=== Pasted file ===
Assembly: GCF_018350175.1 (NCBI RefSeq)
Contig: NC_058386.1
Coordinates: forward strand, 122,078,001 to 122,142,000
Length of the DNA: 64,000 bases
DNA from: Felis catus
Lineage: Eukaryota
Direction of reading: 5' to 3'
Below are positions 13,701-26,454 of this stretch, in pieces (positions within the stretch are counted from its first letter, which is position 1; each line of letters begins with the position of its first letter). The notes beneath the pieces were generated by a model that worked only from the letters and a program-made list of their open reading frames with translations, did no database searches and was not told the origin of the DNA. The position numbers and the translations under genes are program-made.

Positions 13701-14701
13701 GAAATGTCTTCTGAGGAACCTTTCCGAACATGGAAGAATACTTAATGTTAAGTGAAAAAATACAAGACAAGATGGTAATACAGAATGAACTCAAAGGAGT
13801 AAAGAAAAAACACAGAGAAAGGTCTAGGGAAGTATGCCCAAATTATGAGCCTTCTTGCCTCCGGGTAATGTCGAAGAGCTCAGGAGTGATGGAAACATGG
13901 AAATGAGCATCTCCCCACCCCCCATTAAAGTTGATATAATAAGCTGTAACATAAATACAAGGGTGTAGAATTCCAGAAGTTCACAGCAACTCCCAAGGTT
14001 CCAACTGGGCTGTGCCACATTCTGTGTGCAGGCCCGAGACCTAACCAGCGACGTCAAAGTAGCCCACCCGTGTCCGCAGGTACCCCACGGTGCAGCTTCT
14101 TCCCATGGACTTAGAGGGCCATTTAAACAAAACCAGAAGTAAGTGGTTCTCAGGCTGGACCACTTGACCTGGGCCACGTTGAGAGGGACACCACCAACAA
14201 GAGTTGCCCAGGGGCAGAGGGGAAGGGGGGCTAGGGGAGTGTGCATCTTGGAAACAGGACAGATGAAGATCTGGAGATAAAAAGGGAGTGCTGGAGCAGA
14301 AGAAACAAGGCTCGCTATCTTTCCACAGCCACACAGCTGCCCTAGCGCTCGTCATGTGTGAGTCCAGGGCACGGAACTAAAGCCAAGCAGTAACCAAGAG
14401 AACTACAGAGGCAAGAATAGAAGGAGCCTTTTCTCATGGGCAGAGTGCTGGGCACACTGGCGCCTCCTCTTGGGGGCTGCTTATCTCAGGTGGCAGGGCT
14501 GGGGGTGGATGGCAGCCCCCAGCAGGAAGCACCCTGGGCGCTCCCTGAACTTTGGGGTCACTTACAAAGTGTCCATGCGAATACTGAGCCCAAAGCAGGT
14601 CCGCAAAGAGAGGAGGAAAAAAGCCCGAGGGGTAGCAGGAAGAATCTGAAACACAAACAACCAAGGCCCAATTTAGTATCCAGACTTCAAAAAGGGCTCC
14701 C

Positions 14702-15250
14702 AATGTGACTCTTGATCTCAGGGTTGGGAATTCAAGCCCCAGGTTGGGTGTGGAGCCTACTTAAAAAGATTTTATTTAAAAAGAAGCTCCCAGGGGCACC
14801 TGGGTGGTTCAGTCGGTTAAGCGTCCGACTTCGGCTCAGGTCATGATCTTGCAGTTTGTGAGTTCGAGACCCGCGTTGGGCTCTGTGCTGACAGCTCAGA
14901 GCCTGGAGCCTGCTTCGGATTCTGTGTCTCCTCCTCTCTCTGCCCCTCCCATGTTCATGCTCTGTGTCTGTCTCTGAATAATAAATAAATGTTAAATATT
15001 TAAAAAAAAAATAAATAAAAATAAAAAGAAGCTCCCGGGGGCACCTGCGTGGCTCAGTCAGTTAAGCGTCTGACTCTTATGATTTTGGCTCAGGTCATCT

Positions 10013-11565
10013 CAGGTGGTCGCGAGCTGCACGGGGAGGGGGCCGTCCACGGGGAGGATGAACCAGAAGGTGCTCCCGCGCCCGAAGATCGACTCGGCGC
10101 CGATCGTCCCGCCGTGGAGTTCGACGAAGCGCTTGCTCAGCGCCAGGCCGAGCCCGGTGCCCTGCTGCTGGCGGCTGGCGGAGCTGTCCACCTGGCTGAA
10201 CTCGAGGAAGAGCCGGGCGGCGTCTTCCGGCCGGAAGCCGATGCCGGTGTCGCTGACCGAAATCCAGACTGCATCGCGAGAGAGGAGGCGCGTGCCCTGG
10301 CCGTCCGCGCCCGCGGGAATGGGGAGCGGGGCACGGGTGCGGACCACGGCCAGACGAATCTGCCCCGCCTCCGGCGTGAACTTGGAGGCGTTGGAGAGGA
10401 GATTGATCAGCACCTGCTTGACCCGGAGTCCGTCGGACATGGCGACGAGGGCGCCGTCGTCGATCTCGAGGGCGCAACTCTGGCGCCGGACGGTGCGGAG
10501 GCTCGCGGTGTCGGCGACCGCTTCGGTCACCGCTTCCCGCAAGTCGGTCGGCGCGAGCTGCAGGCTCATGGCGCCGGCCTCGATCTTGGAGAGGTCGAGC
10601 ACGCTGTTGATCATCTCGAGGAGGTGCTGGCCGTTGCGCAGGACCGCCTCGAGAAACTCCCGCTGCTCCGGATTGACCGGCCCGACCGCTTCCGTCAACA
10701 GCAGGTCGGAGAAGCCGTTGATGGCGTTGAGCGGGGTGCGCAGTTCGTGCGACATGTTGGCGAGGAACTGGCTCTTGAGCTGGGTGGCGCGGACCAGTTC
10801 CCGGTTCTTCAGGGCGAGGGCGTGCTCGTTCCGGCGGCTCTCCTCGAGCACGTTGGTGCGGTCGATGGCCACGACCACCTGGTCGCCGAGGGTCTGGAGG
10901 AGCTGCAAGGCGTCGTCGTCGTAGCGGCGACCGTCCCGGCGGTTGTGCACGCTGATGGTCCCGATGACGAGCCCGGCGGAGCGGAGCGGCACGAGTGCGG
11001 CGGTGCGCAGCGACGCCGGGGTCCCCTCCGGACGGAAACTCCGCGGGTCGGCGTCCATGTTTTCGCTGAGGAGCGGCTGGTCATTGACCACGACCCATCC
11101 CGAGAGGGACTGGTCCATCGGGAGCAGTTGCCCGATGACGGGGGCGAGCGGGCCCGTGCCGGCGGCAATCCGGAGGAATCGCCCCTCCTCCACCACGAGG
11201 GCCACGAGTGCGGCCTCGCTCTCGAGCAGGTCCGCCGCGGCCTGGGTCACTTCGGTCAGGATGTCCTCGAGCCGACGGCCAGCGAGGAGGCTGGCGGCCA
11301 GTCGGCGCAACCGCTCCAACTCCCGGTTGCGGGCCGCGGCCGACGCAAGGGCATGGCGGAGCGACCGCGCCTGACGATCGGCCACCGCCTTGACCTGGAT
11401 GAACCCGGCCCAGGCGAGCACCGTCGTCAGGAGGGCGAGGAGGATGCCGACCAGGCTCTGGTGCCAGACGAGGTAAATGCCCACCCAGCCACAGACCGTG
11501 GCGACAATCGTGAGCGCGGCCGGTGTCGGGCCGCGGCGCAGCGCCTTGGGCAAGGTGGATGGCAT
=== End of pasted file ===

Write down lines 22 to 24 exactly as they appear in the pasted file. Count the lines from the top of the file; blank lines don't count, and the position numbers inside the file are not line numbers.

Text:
14702 AATGTGACTCTTGATCTCAGGGTTGGGAATTCAAGCCCCAGGTTGGGTGTGGAGCCTACTTAAAAAGATTTTATTTAAAAAGAAGCTCCCAGGGGCACC
14801 TGGGTGGTTCAGTCGGTTAAGCGTCCGACTTCGGCTCAGGTCATGATCTTGCAGTTTGTGAGTTCGAGACCCGCGTTGGGCTCTGTGCTGACAGCTCAGA
14901 GCCTGGAGCCTGCTTCGGATTCTGTGTCTCCTCCTCTCTCTGCCCCTCCCATGTTCATGCTCTGTGTCTGTCTCTGAATAATAAATAAATGTTAAATATT